Q: Most people hope corporations consider the wide range of obligations that the broad terms of "28 words" contemplates. But, because of the general terminology, does this create an unclear duty for corporations? Could opponents claim their duties for broader social responsibility are unclear?

A: Using broad terms is not necessarily a bad thing. It eliminates really bad behavior and makes people cautious around the edges. I'll give you an example: I am a securities lawyer. The foundation of the federal securities law is full and fair disclosure by those trying to sell securities or whose securities are traded in public markets. The baseline liability standard of those laws is contained in Rule 10B-5, which states that a seller of securities may not use a false or misleading statement or omission of a material fact in connection with the sale of a security. These are broad terms, but we all recognize that you can't tell a buyer that a company's profits are going up when in fact they are going down and you can't fail to tell the market that the company is about to lose its license to do business. Short of egregious examples of false and misleading conduct, there are a number of areas where behavior is questionable. Here the lack of specificity in the law tends to make corporate executives more cautious. The consequence of this is that the securities law becomes largely self-enforcing. Of course, there are some who will test the grey areas. When they do and investors are hurt as a consequence, it is up to the private bar and our securities regulators to see that they pay the price.

Q: It seems there are often trade-offs between economic gains and social costs. At what point do we say it is okay to pursue profits at the expense of, perhaps minor, social interests?

A: Why do there have to be trade-offs? Has mankind lost its ability to imagine and innovate? I don't think so. The question we should be asking is not how much corporate abuse of the public interest we are willing to tolerate, but when we want it all to stop. There is nothing written in the laws of physics of the universe that profits must come at the expense of the public interest. That is a curtain drawn by those who want us to believe that we won't get the benefits of business if we don't allow them to keep polluting, damaging the public health and violating the dignity of their employees. This curtain keeps us from recognizing that profits and protection of the public interest do not have to be mutually exclusive. It also keeps business from having to search for solutions to the problems they create, a cost they would rather avoid. Let's draw back the curtain and let the light shine in. We should set a date for business, telling them when we want their destruction of the public interest to stop. This is not achievable by tomorrow, next month, or even next year. But, it is achievable by some date in the future, say 15 years. If we have solved these problems by then, future generations will owe us a great debt. However, we will only solve these problems if we require business to look for the solutions that are possible.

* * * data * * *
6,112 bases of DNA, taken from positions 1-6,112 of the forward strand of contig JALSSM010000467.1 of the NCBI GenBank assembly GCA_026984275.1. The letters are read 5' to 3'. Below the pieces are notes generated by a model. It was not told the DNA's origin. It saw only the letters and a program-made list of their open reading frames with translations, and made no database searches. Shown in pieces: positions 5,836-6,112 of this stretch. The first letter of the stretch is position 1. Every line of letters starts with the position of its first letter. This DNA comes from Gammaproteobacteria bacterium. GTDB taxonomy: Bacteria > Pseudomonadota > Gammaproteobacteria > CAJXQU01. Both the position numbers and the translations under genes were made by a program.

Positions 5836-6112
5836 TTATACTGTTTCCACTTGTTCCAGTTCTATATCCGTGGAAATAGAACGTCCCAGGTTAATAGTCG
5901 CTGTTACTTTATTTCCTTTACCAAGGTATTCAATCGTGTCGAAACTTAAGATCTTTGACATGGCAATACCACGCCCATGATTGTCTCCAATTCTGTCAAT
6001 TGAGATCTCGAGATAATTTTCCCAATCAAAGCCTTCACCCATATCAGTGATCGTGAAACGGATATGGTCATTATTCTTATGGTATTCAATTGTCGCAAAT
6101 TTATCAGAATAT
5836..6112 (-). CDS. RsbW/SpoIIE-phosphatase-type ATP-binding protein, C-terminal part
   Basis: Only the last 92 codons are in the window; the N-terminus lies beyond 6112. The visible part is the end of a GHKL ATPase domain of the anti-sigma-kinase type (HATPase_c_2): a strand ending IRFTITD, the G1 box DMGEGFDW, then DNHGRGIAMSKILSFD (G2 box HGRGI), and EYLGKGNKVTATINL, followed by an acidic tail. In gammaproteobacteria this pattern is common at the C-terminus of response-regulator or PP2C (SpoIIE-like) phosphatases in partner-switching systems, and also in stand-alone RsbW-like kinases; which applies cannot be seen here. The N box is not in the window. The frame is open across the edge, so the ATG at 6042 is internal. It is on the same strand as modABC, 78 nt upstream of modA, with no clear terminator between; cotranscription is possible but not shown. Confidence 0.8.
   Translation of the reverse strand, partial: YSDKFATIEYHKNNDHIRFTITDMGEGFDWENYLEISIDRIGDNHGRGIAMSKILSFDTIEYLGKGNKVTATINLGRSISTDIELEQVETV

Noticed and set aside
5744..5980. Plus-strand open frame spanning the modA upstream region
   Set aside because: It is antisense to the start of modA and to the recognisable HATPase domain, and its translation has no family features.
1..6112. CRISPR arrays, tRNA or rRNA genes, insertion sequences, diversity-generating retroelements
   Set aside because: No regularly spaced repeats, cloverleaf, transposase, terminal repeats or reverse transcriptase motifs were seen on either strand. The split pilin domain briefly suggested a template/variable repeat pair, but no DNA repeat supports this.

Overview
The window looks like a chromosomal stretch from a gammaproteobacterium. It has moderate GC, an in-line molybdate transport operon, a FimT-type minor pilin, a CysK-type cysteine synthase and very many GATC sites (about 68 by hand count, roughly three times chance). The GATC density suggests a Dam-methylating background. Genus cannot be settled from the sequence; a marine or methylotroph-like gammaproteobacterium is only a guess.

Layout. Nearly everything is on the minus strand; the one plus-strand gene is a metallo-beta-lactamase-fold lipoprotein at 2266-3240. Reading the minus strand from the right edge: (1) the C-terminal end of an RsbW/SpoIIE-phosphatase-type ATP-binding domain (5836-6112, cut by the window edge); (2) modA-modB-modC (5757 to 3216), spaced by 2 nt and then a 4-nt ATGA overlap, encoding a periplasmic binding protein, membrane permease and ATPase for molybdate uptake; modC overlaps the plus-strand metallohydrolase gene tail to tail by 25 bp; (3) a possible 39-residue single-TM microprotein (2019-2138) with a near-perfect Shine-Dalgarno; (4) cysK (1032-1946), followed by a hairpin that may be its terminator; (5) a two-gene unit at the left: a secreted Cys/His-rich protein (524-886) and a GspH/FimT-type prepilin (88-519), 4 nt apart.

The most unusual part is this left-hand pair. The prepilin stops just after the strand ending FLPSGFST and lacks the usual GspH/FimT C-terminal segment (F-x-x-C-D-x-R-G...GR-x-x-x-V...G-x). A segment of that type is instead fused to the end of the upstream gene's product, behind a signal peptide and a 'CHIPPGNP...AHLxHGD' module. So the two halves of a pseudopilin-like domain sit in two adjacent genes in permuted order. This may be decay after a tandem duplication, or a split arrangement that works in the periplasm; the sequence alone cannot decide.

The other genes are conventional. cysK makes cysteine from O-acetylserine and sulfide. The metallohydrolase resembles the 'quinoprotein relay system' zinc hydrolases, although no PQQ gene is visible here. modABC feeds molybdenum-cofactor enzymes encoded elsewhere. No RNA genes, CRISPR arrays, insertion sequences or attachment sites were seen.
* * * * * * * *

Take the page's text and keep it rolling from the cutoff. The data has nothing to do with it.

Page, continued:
Q: Can you explain License to Kill, Inc., and what this incorporation proved?